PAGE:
Yet another attempt at a safe eval() call

Oscar Benjamin oscar.j.benjamin at gmail.com
Sat Jan 5 17:17:16 CET 2013


On 5 January 2013 16:01, Chris Angelico <rosuav at gmail.com> wrote:
> On Sun, Jan 6, 2013 at 2:56 AM, Oscar Benjamin
> <oscar.j.benjamin at gmail.com> wrote:
>> On 4 January 2013 15:53, Grant Edwards <invalid at invalid.invalid> wrote:
>>> On 2013-01-04, Steven D'Aprano <steve+comp.lang.python at pearwood.info> wrote:
>>>> On Thu, 03 Jan 2013 23:25:51 +0000, Grant Edwards wrote:
>>>>
>>>> * But frankly, you should avoid eval, and write your own mini-integer
>>>>   arithmetic evaluator which avoids even the most remote possibility
>>>>   of exploit.
>>>
>>> That's obviously the "right" thing to do.  I suppose I should figure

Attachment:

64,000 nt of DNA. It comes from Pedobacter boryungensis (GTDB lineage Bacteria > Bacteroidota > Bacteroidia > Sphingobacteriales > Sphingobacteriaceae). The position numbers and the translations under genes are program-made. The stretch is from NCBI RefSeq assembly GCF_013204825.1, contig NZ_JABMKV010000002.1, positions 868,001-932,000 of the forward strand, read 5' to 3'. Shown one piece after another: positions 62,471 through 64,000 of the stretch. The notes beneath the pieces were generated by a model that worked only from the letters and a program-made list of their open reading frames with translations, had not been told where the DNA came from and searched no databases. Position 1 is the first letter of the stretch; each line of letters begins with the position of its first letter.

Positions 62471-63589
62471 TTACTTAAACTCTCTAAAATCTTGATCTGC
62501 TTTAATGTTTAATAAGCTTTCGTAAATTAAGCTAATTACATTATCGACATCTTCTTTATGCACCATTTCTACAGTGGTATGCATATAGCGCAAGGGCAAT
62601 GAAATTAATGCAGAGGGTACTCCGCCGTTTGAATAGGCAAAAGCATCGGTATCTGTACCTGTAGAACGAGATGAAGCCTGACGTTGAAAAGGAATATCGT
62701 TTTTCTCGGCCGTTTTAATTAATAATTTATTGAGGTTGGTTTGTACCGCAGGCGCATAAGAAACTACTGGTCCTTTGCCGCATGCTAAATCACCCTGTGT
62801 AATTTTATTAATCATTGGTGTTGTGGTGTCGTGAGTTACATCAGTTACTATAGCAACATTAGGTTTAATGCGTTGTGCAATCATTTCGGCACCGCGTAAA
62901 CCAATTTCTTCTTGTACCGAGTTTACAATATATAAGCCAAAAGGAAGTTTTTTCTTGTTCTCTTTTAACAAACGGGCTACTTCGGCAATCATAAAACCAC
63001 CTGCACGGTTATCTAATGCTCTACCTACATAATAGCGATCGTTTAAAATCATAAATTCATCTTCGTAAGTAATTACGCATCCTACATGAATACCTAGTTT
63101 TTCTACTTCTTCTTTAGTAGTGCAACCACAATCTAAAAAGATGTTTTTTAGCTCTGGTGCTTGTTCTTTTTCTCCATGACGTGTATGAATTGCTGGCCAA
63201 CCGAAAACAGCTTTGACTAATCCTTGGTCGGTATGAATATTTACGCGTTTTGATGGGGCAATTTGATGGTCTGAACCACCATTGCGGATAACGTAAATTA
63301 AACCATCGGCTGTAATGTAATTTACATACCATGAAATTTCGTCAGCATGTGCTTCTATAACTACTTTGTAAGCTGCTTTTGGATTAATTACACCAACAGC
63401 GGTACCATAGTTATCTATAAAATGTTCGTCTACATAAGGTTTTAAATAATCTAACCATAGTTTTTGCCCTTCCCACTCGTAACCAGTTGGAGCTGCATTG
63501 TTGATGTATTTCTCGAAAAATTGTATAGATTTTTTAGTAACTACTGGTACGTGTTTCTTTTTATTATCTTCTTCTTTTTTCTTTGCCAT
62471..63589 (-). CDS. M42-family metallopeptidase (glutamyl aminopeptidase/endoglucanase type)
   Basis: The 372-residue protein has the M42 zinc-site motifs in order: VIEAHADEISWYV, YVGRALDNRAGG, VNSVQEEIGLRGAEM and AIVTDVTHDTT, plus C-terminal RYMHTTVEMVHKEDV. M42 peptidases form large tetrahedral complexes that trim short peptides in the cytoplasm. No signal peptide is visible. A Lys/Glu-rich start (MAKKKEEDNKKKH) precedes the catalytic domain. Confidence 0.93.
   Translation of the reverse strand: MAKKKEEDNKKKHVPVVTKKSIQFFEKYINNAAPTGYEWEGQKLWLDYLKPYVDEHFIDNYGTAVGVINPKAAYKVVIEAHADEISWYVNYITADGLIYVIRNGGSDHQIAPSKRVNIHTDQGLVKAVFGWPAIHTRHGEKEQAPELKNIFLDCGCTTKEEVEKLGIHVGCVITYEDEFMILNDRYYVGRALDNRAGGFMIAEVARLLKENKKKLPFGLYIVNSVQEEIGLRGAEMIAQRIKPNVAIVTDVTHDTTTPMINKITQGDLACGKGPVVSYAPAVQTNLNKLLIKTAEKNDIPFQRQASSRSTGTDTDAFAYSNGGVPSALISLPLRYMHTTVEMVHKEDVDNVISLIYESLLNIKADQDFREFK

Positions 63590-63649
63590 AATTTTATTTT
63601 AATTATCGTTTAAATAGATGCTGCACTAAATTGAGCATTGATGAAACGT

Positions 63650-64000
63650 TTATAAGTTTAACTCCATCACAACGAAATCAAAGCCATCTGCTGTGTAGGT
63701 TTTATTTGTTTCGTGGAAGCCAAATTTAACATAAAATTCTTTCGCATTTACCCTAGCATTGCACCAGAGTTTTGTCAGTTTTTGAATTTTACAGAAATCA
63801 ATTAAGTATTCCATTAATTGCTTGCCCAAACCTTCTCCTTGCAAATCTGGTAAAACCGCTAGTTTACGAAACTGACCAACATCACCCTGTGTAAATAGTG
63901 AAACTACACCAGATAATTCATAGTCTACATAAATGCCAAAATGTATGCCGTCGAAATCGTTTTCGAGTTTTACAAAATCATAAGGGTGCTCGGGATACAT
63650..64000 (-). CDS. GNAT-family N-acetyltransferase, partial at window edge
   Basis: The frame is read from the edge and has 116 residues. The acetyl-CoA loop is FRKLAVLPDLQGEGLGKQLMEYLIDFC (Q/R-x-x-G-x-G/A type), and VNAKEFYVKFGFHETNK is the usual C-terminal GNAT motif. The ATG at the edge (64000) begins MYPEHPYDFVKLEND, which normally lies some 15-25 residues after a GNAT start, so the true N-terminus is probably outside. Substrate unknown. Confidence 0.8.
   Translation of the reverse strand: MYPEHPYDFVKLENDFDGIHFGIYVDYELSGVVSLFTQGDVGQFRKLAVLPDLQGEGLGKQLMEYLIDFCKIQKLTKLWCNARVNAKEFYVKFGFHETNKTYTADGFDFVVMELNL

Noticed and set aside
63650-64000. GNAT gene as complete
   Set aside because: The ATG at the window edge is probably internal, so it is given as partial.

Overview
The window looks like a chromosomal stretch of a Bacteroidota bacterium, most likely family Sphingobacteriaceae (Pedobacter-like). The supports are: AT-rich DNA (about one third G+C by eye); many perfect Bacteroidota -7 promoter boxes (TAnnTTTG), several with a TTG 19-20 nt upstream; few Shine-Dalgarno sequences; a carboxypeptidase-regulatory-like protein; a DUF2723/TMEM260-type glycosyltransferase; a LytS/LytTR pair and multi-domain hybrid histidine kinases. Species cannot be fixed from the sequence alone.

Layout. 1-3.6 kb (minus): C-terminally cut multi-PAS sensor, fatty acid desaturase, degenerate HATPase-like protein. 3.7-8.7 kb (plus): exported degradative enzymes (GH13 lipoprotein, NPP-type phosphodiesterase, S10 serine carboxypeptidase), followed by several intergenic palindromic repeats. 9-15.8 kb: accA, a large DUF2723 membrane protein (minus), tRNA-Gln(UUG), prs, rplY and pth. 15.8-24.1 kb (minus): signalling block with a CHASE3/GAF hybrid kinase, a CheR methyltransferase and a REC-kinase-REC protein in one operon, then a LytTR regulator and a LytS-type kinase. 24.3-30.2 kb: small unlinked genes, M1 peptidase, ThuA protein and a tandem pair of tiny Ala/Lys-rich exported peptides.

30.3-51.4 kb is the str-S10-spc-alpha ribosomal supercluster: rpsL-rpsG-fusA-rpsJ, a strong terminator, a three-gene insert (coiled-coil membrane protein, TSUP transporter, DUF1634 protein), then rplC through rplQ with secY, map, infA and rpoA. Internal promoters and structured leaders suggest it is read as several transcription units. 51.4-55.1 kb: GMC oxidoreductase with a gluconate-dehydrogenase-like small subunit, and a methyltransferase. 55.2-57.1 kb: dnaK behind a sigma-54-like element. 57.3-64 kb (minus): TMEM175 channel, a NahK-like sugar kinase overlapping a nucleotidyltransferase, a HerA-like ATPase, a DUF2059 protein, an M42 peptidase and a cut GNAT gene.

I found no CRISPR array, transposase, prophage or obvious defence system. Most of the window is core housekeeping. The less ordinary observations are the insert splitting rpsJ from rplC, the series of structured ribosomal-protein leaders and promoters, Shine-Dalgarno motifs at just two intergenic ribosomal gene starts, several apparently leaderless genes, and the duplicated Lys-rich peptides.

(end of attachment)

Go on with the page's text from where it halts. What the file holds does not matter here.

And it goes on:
>>> out how to use the ast module.
>>
>> Someone has already created a module that does this called numexpr. Is
>> there some reason why you don't want to use that?
>>
>>>>> import numexpr
>>>>> numexpr.evaluate('2+4*5')
>> array(22, dtype=int32)
>>>>> numexpr.evaluate('2+a*5', {'a':4})
>> array(22L)
>
> Is that from PyPI? It's not in my Python 3.3 installation. Obvious
> reason not to use it: Unaware of it. :)

My apologies. I should have at least provided a link:
http://code.google.com/p/numexpr/

I installed it from the ubuntu repo under the name python-numexpr. It
is also on PyPI:
http://pypi.python.org/pypi/numexpr

numexpr is a well established project intended primarily for memory
and cache efficient computations over large arrays of data. Possibly
as a side effect, it can also be used to evaluate simple algebraic
expressions involving ordinary scalar variables.


Oscar



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